Having a shared value system and a consistent philosophy with your GC is essential to getting things done.
Maria: When I started this role, it was a little ad hoc; I was doing whatever projects came up, whatever was most urgent. I felt we needed more top-down focus, strategy and purpose. So we spent time as a leadership team off-site to discuss all these, and what we were aiming to achieve.
Once we’d got that strategic focus in place, it made my job easier, because I could see where we were going. So I agree that having that shared vision of where you are trying to get to is important.
Darren: I have seen people fail in this role when they use positional authority – their relationship with the GC – to get things done. The more astute and successful legal operations professional will only sparingly use that capital, and instead manage through personal influence and by maintaining credibility in a supportive and collaborative role.
Maria: I couldn’t agree more. If you’re just telling people “the GC says you have to do this,” you’re not going to get anywhere. You have to use influencing skills, and that might be a challenge. But that skill is crucial to the role.
When it comes to operational excellence, are the key principles the same no matter what size your legal department?
Darren: I’ve been in organizations with fewer staff where the scope and ability to get things done internally from a culture perspective were more limited. But there are some things you want to do consistently no matter what.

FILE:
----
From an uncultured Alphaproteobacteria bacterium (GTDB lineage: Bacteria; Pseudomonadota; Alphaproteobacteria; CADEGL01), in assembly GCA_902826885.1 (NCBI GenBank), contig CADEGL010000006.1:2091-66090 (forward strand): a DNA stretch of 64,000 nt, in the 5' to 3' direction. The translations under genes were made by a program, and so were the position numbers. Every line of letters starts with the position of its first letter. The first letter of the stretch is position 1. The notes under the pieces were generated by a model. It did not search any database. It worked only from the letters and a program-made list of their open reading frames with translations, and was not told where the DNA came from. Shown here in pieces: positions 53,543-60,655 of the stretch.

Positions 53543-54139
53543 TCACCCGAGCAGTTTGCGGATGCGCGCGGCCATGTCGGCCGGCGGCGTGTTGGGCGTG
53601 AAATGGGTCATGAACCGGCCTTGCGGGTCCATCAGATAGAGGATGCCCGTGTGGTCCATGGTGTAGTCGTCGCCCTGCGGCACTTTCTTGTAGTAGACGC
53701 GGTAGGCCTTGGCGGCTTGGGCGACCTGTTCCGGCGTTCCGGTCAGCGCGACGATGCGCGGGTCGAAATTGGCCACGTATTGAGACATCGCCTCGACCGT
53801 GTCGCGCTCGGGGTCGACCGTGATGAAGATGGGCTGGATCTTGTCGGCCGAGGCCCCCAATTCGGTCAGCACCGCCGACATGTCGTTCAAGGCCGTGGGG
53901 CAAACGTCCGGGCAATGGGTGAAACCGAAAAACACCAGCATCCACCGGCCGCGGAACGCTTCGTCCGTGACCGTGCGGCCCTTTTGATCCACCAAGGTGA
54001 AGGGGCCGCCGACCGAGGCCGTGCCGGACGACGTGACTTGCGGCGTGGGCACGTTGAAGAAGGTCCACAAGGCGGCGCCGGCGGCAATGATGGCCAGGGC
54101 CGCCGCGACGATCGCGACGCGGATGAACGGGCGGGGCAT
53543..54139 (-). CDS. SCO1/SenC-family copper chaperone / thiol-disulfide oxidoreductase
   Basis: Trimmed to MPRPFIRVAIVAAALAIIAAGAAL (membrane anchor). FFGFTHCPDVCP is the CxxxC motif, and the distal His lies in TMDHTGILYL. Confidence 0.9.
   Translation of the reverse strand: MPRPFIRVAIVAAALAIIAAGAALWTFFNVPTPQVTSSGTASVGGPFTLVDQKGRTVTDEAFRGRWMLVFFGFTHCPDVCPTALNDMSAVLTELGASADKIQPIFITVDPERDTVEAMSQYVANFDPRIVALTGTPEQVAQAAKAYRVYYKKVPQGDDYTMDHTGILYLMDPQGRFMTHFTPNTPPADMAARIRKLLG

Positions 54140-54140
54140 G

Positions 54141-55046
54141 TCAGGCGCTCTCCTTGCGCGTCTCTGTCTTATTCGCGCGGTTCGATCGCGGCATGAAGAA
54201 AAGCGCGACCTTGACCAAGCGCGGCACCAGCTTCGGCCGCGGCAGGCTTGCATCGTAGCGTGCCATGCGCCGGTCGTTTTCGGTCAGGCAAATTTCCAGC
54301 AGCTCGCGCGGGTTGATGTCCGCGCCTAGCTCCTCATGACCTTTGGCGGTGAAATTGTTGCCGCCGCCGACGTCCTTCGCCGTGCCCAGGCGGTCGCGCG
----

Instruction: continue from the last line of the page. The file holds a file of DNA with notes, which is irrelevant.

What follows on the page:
You want to be as efficient and effective as you can, using both internal staff and external spend levers. Sometimes that includes applying the softer personal skills that no one teaches you in school; knowing when to push harder, when to pull back, when to tell a timely joke, or when to simply offer encouragement. There are many technically competent people out there, but the best legal operations leaders unify teams through competence and emotional intelligence.
Maria: I agree. Ours is a much smaller operation, but a lot of the same issues arise. What successes are you most proud of in your operational role?
Darren: It’s satisfying when I see people who once reported to me move on to other companies and advance in their careers.
Another success, at Prudential, was how we pioneered data-visualization dashboard tools, before they became an industry norm. I think we were ten years ahead of our time. I was undertaking a masters in management information systems and doing a lot of work with data visualization. And I realized that lawyers tend to like seeing data visually.
So we implemented a legal-management dashboard that helped our lawyers understand what our top rates and matters rates were; how we were allocating our time; staffing and spending metrics; and the difference between partner and associate rates. That was around the same time that ebilling systems were really catching on. It was also right before the financial crisis, which made metrics and measurements on legal spend all the more timely and necessary.
Maria: In terms of challenges, I find bureaucracy the hardest. You need resilience and tenacity to keep going and to push things through.
Darren: The single greatest barrier to getting things done is corporate bureaucracy. Trying to be honest, trying to be ethical – they both help reduce the amount of bureaucracy you need to get through.
Maria: It comes back to the point about influencing. Let’s say you’re implementing an IT tool, and you need IT and procurement to be on board. It’s a huge benefit if you know who those people are and have good relationships with them.